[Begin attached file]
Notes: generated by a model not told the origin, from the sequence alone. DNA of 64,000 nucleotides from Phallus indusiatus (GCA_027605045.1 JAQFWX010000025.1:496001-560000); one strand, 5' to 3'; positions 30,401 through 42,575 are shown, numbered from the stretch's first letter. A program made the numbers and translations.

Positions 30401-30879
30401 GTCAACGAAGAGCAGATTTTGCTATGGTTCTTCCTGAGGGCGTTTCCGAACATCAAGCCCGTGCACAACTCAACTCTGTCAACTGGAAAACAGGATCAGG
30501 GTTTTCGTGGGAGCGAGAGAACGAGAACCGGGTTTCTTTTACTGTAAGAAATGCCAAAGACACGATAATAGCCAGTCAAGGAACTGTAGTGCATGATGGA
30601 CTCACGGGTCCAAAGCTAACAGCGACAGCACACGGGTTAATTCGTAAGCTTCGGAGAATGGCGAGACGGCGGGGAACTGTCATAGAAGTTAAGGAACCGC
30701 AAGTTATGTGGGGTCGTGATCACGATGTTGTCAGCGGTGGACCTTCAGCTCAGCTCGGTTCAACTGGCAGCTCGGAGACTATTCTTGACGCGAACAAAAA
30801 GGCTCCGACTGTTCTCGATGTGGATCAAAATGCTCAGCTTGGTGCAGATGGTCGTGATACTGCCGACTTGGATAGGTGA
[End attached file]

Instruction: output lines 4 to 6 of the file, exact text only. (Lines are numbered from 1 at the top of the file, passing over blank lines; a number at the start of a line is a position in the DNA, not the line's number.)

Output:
30501 GTTTTCGTGGGAGCGAGAGAACGAGAACCGGGTTTCTTTTACTGTAAGAAATGCCAAAGACACGATAATAGCCAGTCAAGGAACTGTAGTGCATGATGGA
30601 CTCACGGGTCCAAAGCTAACAGCGACAGCACACGGGTTAATTCGTAAGCTTCGGAGAATGGCGAGACGGCGGGGAACTGTCATAGAAGTTAAGGAACCGC
30701 AAGTTATGTGGGGTCGTGATCACGATGTTGTCAGCGGTGGACCTTCAGCTCAGCTCGGTTCAACTGGCAGCTCGGAGACTATTCTTGACGCGAACAAAAA